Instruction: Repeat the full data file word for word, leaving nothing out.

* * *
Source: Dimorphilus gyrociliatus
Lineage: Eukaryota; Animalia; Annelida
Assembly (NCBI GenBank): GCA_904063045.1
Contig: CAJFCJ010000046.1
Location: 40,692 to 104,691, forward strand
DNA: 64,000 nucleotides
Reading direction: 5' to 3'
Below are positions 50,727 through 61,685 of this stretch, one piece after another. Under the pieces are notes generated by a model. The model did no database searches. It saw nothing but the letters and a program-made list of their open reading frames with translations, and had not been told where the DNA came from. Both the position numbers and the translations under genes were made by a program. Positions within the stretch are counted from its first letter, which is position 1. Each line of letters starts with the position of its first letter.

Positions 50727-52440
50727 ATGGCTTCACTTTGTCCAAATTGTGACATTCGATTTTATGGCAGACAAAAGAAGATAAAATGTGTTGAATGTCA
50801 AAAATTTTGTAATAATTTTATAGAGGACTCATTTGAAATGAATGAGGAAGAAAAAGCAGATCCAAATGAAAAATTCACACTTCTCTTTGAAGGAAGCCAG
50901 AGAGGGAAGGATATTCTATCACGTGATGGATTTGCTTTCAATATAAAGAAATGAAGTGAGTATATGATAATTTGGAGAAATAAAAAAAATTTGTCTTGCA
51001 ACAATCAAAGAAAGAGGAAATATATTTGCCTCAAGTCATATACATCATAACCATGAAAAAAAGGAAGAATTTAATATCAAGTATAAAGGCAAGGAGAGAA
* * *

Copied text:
Source: Dimorphilus gyrociliatus
Lineage: Eukaryota; Animalia; Annelida
Assembly (NCBI GenBank): GCA_904063045.1
Contig: CAJFCJ010000046.1
Location: 40,692 to 104,691, forward strand
DNA: 64,000 nucleotides
Reading direction: 5' to 3'
Below are positions 50,727 through 61,685 of this stretch, one piece after another. Under the pieces are notes generated by a model. The model did no database searches. It saw nothing but the letters and a program-made list of their open reading frames with translations, and had not been told where the DNA came from. Both the position numbers and the translations under genes were made by a program. Positions within the stretch are counted from its first letter, which is position 1. Each line of letters starts with the position of its first letter.

Positions 50727-52440
50727 ATGGCTTCACTTTGTCCAAATTGTGACATTCGATTTTATGGCAGACAAAAGAAGATAAAATGTGTTGAATGTCA
50801 AAAATTTTGTAATAATTTTATAGAGGACTCATTTGAAATGAATGAGGAAGAAAAAGCAGATCCAAATGAAAAATTCACACTTCTCTTTGAAGGAAGCCAG
50901 AGAGGGAAGGATATTCTATCACGTGATGGATTTGCTTTCAATATAAAGAAATGAAGTGAGTATATGATAATTTGGAGAAATAAAAAAAATTTGTCTTGCA
51001 ACAATCAAAGAAAGAGGAAATATATTTGCCTCAAGTCATATACATCATAACCATGAAAAAAAGGAAGAATTTAATATCAAGTATAAAGGCAAGGAGAGAA